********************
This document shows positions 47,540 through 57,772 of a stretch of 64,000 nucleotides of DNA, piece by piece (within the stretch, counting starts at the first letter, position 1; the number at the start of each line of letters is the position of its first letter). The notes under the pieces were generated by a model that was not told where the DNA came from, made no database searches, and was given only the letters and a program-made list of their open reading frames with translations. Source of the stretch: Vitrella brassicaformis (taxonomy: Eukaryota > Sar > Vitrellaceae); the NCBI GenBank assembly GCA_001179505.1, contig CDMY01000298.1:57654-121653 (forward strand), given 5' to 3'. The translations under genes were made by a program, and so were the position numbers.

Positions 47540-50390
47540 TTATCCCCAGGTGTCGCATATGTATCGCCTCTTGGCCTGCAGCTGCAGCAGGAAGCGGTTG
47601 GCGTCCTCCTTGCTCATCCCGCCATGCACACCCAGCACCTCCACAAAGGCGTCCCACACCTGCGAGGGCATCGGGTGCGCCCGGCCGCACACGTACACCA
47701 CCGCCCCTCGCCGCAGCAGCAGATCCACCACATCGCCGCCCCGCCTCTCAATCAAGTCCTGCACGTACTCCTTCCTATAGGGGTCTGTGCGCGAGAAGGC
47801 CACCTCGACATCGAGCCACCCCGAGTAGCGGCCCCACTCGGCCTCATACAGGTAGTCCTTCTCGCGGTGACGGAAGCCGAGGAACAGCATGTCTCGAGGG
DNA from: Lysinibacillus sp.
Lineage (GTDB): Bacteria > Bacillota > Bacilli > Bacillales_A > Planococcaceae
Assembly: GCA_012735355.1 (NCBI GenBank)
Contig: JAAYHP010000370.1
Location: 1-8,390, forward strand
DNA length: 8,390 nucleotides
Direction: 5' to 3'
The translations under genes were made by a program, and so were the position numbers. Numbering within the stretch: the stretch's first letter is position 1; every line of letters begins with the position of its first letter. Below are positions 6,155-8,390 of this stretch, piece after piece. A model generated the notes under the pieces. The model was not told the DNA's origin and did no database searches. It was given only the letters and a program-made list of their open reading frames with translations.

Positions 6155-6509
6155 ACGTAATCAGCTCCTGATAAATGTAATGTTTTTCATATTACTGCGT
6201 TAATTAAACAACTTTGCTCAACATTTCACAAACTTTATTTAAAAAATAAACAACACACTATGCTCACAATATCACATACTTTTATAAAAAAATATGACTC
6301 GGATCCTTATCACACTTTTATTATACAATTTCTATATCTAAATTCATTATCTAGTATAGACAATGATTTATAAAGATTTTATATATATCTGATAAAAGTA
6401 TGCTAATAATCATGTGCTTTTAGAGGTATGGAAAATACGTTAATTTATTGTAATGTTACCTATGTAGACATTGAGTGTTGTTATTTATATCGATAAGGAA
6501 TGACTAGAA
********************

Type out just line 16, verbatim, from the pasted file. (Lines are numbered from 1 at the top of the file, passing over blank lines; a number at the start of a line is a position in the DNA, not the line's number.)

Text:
6155 ACGTAATCAGCTCCTGATAAATGTAATGTTTTTCATATTACTGCGT